US Consumer Credit Increased by $20.52 Billion in October

Lloyd Doyle
December 8, 2017

Consumer credit increased at a seasonally adjusted annual rate of 6.5% in October, up from a 6.1% rate in September.

Economists had expected consumer credit to climb by USD17.5 billion compared to the USD20.8 billion jump originally reported for the previous month.

This is the second straight strong monthly gain in consumer borrowing. Credit rose a revised $19.2 billion in September, down only slightly from the prior estimate of a $20.8 billion.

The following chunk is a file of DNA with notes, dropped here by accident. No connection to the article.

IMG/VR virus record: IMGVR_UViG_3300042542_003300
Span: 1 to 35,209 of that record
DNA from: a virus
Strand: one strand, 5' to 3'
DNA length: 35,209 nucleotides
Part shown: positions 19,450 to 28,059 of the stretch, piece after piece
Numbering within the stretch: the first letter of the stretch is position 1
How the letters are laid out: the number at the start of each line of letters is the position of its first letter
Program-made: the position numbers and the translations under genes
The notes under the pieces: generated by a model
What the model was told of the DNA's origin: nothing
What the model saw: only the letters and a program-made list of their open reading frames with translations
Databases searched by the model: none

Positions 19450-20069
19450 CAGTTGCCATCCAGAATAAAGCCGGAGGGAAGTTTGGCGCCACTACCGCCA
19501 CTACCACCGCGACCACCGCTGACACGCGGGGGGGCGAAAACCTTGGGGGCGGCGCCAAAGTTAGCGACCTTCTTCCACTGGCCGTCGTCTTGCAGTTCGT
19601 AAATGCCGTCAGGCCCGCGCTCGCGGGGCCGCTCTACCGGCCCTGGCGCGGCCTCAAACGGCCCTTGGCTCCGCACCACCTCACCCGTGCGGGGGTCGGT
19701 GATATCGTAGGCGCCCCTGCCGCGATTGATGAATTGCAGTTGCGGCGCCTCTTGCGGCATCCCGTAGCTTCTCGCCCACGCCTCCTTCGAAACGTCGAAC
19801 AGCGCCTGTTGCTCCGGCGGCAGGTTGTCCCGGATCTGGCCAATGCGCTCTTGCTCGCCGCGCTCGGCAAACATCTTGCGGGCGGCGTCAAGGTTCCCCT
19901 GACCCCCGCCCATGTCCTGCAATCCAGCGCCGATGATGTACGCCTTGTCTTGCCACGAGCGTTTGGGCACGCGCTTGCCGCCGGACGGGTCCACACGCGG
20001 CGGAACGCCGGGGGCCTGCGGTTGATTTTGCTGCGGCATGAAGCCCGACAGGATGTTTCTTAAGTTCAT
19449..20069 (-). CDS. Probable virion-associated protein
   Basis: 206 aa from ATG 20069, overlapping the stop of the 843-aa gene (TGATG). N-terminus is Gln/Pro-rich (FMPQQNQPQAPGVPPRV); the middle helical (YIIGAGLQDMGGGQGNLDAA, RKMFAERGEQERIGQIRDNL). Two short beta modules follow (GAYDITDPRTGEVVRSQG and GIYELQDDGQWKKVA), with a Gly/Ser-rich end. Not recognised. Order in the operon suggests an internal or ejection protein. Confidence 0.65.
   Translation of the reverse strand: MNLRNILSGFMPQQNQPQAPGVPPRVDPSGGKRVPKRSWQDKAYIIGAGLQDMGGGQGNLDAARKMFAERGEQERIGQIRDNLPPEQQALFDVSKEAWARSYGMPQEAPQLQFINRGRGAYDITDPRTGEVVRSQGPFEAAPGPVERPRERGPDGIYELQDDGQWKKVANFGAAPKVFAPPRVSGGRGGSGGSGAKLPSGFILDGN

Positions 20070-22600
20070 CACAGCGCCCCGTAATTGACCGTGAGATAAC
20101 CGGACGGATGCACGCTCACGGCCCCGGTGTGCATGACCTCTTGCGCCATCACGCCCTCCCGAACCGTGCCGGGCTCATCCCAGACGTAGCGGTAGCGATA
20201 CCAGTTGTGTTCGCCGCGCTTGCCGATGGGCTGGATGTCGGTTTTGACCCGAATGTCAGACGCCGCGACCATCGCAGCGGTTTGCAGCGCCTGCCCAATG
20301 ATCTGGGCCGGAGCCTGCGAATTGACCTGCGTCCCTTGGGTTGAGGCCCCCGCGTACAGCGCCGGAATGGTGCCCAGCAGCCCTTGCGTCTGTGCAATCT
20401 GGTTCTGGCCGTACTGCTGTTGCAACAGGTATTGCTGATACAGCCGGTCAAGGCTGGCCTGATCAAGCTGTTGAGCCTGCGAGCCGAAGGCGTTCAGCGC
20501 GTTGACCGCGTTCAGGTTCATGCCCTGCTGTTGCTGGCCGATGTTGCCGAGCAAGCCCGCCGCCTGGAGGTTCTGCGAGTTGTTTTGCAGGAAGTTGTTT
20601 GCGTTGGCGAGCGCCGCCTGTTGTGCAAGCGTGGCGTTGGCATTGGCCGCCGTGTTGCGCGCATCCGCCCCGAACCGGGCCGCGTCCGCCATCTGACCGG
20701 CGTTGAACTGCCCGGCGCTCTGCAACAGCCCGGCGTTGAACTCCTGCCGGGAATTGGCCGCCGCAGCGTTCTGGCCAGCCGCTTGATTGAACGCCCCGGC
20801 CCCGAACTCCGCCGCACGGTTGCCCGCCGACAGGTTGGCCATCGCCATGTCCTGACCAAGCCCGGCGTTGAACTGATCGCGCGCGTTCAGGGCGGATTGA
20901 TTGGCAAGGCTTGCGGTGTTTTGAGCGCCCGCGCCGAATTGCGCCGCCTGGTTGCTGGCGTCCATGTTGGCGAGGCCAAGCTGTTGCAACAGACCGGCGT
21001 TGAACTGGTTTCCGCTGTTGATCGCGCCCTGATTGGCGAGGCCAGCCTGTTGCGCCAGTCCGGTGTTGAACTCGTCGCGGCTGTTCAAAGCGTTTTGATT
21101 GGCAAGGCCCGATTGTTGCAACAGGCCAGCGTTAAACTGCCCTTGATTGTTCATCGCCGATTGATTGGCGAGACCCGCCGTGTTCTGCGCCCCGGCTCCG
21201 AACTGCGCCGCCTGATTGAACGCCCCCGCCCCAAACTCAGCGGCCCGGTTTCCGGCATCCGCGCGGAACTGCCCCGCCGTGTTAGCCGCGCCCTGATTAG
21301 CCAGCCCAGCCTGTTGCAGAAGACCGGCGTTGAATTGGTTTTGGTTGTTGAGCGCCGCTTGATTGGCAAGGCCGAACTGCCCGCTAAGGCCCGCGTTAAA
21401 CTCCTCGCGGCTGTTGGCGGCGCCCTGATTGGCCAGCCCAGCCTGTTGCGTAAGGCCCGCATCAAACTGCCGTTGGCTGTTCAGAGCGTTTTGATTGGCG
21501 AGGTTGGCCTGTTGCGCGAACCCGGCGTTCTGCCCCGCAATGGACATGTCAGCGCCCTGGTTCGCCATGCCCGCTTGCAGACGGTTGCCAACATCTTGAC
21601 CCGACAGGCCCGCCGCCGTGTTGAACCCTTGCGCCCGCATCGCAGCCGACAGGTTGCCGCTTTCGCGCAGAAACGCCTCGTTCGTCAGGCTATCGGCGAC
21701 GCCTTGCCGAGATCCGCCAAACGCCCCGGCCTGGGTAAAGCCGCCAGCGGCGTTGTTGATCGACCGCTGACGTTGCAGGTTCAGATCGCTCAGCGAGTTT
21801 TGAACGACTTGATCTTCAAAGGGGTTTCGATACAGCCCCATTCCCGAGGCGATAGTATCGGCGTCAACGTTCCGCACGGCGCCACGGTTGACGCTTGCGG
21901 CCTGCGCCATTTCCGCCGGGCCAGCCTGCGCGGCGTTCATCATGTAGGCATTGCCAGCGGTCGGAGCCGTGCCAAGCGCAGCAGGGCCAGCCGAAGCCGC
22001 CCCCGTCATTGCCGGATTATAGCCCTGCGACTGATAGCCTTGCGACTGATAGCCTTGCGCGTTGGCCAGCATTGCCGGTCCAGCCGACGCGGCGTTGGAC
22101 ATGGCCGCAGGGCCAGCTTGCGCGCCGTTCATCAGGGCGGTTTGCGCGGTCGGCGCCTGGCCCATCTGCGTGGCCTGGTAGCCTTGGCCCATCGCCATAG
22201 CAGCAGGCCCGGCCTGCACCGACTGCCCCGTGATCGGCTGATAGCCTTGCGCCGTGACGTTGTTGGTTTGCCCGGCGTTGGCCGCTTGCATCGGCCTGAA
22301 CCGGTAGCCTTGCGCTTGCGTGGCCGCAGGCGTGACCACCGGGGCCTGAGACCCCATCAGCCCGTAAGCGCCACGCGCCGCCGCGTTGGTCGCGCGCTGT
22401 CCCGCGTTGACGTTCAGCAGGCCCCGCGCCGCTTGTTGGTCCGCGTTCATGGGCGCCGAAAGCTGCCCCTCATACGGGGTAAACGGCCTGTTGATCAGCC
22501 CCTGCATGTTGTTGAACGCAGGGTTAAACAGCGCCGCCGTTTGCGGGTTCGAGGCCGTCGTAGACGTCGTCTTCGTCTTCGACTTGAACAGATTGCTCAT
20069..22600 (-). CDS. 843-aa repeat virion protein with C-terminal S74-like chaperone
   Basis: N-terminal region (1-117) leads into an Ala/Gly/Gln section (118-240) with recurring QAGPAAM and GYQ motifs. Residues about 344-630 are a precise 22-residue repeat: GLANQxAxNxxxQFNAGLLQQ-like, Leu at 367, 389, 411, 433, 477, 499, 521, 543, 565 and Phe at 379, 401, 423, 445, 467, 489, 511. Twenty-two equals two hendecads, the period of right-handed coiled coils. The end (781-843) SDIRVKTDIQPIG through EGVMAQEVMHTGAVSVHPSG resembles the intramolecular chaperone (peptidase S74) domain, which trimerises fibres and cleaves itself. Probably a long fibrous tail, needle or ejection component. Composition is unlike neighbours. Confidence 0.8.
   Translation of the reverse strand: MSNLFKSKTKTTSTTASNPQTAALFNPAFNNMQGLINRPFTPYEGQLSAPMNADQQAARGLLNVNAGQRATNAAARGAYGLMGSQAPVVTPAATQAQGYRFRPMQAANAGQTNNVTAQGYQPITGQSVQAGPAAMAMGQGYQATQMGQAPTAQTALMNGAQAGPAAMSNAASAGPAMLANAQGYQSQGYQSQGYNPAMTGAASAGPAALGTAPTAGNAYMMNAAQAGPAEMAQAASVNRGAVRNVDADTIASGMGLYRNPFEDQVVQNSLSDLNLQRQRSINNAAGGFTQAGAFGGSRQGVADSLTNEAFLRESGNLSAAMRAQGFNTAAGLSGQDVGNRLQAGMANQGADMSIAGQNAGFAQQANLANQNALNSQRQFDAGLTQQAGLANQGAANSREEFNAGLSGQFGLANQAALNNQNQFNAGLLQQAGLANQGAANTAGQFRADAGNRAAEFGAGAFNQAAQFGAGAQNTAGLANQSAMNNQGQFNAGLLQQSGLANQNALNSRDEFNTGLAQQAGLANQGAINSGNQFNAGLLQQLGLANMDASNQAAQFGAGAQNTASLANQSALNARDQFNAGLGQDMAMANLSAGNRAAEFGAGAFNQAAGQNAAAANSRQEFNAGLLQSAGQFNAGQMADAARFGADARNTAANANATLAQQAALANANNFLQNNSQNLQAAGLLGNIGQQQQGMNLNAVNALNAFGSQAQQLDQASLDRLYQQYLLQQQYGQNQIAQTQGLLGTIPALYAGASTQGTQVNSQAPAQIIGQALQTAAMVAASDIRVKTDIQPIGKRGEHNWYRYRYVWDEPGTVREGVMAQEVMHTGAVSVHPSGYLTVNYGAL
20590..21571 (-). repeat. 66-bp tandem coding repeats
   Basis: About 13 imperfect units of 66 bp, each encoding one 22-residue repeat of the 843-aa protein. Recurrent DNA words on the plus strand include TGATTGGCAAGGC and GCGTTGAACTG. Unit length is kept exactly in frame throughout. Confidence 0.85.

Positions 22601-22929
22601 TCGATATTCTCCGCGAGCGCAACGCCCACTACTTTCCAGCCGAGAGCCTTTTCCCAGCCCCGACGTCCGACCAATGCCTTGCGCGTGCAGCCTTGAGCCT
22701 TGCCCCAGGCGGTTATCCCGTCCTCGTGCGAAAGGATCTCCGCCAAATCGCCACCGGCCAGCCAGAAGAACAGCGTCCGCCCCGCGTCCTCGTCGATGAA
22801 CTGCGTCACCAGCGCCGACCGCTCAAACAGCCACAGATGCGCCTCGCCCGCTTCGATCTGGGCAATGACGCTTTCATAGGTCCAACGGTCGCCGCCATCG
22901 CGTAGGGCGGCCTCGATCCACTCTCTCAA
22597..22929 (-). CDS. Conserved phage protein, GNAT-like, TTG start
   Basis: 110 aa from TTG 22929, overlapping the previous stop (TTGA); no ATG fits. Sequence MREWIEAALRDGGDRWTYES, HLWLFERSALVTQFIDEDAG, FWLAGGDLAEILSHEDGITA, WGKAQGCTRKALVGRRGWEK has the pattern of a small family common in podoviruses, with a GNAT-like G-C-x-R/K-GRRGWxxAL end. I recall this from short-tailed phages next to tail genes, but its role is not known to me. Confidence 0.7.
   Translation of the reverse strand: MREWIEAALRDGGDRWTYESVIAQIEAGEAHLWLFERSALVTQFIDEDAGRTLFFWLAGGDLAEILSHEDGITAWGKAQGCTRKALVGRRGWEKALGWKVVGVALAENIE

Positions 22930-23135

Revolving credit, which largely reflects credit card debt, also rose by $8.3 billion in October following a $6 billion increase in the previous month.

The category that covers auto loans and student loans was up $12.2 billion, slightly slower than the $13.2 billion rise in September but still a solid performance.

Household debt totaled $12.955 trillion in the third quarter, up 0.9% from the spring, the Federal Reserve Bank of NY said last month.

Market reaction: Investors don't typically react to consumer credit data from two months ago.

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